A Communication faculty member has been named a Fellow of the International Communication Association.
Gary L. Kreps, University Professor and Director; Center for Health and Risk Communication, teaches courses in health communication, ehealth, and international health and risk communication. His research examines health and risk communication regionally and worldwide. For example, regionally, he advises the Partnership for a Healthier Fairfax, a community-based collaborative evaluating health needs among vulnerable populations in Fairfax County and developing evidence-based programs promoting healthy behaviors, tobacco and substance abuse control, good nutrition, and reduction of health risks.
Nationally, he works with projects such as best message strategies for communicating health risk and benefit information to key U.S. audiences across the nation concerning current science and practices concerning food and drug safety with the U.S. Food and Drug Administration as a member of the FDA Risk Communication Advisory Committee.
Internationally, he developed and advises many initiatives, such as a large cross-national research program, the International Studies to Investigate Global Health Information Trends (INSIGHTS research network). This program coordinates health information dissemination studies conducted in the U.S. by the National Cancer Institute, with similar studies conducted around the globe, such as in China, Germany, Japan, the Netherlands, Switzerland, South Korea, Singapore, Israel, and Hong Kong. The studies examine where consumers access relevant health information, what they understand and don’t understand about important health issues, who they trust to provide them with health information, and how they use this information to make important health decisions. The information generated from these studies is used to guide development of evidence-based programs for health education and health promotion within and between countries.
“It is a great honor being elected a Fellow of the International Communication Association, the highest honor an ICA member can achieve,” said Kreps. “However, the work I do to help promote health and wellbeing is not done to receive awards and recognition. It is done to help reduce human suffering and increase quality of life. Helping to achieve those goals is the greatest honor for me.”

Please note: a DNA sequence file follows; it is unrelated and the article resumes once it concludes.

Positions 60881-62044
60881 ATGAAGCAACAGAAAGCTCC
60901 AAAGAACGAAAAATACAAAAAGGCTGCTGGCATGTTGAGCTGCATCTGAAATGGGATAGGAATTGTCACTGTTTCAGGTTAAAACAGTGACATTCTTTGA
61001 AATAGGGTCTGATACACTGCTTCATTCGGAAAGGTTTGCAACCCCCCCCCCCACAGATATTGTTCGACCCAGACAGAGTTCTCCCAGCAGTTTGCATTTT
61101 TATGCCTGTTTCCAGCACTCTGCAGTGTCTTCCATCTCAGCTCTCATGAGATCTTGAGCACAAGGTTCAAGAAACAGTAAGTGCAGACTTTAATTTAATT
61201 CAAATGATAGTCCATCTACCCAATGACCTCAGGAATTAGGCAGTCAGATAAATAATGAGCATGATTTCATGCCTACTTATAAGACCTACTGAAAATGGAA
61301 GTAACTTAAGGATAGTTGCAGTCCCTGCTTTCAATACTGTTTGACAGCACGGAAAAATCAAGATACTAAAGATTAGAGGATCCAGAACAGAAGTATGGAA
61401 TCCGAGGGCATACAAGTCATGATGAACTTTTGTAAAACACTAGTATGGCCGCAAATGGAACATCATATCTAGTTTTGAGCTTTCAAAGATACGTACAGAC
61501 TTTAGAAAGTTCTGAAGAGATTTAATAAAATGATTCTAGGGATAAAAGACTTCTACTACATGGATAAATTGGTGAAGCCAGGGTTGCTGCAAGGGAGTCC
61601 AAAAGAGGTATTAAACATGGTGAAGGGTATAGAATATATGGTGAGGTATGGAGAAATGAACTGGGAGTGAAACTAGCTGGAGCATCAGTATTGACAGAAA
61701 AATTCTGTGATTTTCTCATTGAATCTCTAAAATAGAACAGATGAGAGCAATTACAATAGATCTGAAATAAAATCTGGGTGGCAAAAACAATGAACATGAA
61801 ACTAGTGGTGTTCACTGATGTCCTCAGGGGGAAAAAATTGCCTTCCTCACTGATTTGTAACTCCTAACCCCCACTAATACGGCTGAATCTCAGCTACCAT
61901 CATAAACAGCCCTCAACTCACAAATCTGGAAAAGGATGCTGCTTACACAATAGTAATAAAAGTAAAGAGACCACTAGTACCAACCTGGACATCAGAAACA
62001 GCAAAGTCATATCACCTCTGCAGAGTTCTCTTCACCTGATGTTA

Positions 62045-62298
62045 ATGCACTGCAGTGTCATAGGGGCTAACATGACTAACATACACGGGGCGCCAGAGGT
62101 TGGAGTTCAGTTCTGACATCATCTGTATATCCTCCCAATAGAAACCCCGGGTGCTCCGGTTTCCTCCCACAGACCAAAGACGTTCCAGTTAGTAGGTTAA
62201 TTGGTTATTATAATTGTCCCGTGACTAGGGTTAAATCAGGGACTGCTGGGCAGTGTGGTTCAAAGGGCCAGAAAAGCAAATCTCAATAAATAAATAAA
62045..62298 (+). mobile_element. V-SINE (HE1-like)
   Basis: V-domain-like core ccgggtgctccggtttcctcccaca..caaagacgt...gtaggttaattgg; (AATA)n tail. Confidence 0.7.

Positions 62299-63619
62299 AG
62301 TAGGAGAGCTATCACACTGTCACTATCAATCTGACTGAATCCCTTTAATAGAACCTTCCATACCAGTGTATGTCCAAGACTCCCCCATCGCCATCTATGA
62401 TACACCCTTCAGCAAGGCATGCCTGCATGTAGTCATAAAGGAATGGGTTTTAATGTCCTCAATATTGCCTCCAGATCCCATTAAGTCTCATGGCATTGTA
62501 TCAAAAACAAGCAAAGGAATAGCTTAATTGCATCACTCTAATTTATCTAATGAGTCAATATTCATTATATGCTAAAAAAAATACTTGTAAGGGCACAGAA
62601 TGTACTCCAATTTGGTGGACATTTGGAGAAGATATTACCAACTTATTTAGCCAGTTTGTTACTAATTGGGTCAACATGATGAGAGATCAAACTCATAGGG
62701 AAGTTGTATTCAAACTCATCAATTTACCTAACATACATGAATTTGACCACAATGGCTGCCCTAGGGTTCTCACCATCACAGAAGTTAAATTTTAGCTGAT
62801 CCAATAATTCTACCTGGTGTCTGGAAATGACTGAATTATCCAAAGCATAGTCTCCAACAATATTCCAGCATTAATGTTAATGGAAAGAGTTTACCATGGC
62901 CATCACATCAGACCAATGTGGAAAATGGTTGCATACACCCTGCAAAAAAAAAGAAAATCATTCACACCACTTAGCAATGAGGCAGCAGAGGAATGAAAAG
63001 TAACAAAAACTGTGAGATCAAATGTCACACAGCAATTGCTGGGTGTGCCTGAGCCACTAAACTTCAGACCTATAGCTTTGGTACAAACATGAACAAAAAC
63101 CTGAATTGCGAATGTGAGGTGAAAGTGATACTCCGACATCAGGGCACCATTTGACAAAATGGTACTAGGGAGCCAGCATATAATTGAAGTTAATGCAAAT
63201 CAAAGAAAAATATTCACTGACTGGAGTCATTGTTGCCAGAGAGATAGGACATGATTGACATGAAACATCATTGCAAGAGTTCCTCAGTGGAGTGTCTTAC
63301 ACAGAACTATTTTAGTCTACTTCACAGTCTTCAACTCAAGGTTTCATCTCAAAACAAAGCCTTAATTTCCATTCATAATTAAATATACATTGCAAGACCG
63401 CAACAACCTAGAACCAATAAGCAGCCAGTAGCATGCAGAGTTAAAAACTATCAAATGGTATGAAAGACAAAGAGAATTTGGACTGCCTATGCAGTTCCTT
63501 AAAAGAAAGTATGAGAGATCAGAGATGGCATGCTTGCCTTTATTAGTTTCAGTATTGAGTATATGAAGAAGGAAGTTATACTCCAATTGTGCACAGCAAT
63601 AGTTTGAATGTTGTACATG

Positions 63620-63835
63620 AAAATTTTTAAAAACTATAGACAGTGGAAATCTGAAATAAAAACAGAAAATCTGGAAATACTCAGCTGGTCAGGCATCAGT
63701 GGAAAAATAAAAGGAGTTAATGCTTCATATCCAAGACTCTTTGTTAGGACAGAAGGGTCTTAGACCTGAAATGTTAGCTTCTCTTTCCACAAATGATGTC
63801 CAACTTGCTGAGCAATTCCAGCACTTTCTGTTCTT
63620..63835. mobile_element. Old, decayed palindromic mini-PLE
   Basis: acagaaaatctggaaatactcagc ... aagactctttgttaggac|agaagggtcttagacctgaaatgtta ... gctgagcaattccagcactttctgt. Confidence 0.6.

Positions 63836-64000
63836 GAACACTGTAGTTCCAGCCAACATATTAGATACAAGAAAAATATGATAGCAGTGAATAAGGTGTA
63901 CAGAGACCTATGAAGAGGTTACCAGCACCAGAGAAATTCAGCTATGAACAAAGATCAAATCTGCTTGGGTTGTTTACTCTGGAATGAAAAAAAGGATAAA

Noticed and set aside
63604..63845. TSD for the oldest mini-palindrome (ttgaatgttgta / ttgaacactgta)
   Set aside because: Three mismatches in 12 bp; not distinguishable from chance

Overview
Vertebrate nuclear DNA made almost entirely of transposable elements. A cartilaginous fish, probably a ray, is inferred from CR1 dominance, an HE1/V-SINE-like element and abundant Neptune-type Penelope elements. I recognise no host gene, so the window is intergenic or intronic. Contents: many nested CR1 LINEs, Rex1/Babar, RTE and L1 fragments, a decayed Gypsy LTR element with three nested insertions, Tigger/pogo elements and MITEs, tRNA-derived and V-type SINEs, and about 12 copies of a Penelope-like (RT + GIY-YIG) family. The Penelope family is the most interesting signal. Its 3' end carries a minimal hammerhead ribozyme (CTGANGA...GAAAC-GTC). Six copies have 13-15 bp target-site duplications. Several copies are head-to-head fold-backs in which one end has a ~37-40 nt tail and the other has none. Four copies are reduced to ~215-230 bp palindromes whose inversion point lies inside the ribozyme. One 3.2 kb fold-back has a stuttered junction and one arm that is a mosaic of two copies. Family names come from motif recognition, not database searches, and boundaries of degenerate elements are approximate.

Kreps came to Mason in 2004 to build its graduate programs. He served as department chair from 2004 to 2013, leading efforts to recruit faculty and establish a doctoral program in health communication and strategic communication. He is the recipient of numerous other awards for scholarship and mentoring including the Research Laureate Award from the American Academy of Health Behavior, the Outstanding Health Communication Scholar Award from both the International Communication Association and the National Communication Association (NCA), and the Dale Brashers Mentorship Award from the NCA.
Mason’s doctoral program in health and strategic communication now boasts graduates who are themselves contributing to health communication research. Kreps’ former students work for universities, corporations, and government agencies world-wide. They speak highly of Kreps and their education at Mason.
“Dr. Kreps being named an ICA Fellow further cements his status as one of the most influential scholars in Health Communication, and the field of Communication in general,” said one of his former doctoral students Dr. Jordan Alpert, who is now an assistant professor, University of Florida, Gainesville.
Dr. Suzie Carmack, another one of his former doctoral students, who is now a principal communication and well-being researcher, American Institutes for Research, said, “I met Gary when I started my PhD program eight years ago when I walked into his e-health class on the first day of the semester. I had gotten lost on campus, so I walked into class a few minutes late. But he welcomed me with a big smile, invited me into his class like it was his home, and had genuine interest in what I had to say.”
“His research has made a profound impact on me and the way I see the world,” she said. “I know that I have lived a better life because of the scholarship he shared and the many paths he has forged.”
Kreps’ colleagues in communication are proud of his being named an ICA Fellow and appreciate his upbeat, supportive manner. Anne Nicotera, current chair of the communication department at Mason, said, “Gary Kreps is a prolific scholar and a good-natured colleague. He brings our scholarship a global perspective. His work in our local communities and worldwide is an exemplar for our department’s dedication to translational research. He is a warm and welcoming mentor deeply devoted to nurturing the scholarly development of his students. His work truly makes the world a better place.”
May 31, 2019